The moment Peter Wilson fell to his knees after becoming Olympic Champion is etched on people’s memories as an iconic moment of London 2012 winning Great Britain's first Olympic shooting medal for 12 years.
Peter’s journey to the top began trouble-free when six years ago the teenage Wilson discovered the double trap and within months he was Great Britain's junior champion, training at the Southern Counties shooting range. Fast forward four years and Peter became one of 49 aspiring athletes to lose their funding, and he was forced to seek work as a waiter at his local pub. At the 2008 Summer Olympics in Beijing, as part of Great Britain's Olympic Ambition Programme, a chance meeting with Sheikh Ahmed Al Maktoum, a member of the ruling family of Dubai and double trap gold medallist at Athens in 2004, led to Ahmed agreeing to coach Peter for free.
The son of a Dorset farmer and a Dubai Prince may seem like an unlikely pairing; however the Dorset marksman quickly rose to world number one in the double trap rankings in August 2011 after a superb season in which he won gold at the World Cup circuit. He collected team silver in the European Championships last year, along with Sydney gold medallist Richard Faulds and Steven Walton, and this year set a new world record in the double trap with a remarkable score of 198 out of 200 gaining quota spots for the British team for the 2012 Summer Olympics.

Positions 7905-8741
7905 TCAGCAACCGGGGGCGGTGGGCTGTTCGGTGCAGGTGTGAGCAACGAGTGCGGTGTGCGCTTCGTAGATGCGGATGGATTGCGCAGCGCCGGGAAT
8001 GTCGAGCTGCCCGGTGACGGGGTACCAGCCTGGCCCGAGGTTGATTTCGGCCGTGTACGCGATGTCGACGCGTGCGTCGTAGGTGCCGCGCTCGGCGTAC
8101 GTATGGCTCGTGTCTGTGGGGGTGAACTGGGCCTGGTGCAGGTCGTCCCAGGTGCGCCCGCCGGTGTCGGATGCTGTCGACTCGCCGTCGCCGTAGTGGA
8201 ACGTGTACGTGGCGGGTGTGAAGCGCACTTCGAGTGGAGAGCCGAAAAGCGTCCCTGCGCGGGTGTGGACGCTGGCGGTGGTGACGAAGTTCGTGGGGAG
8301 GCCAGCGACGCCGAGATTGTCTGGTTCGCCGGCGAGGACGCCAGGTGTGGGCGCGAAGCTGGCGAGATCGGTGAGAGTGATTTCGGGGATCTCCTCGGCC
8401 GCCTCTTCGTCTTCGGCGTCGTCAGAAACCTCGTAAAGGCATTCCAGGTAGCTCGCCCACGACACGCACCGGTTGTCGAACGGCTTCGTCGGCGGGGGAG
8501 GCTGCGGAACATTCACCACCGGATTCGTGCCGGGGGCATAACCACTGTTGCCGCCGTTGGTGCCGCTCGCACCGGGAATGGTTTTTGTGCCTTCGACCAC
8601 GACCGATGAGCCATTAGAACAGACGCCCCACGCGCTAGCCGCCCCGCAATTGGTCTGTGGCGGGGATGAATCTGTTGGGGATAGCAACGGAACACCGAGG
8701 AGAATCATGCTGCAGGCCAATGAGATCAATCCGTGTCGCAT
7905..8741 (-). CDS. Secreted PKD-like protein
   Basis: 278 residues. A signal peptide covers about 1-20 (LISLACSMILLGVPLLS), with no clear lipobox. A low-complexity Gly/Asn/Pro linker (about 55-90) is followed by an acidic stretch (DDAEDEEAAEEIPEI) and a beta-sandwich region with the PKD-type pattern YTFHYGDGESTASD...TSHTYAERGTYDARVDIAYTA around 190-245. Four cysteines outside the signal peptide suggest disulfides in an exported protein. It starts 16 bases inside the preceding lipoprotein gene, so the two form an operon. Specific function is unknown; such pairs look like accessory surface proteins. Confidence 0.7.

In a recent interview with the BBC, Wilson said: ‘Winning is down to a physical and mental combination and I've got to be as positive as I can be… I want to put myself in the best possible position to perform at the highest level in London. If I stand there thinking I've done my absolute best, then I'll be happy.’
At 25 years old, Peter was the youngest competitor for the Olympics in the men’s double trap event. The 6ft 6in Olympian is not a difficult man to spot and his enthusiasm is infectious. His full Olympic journey is fascinating and one in which he can deliver with charisma.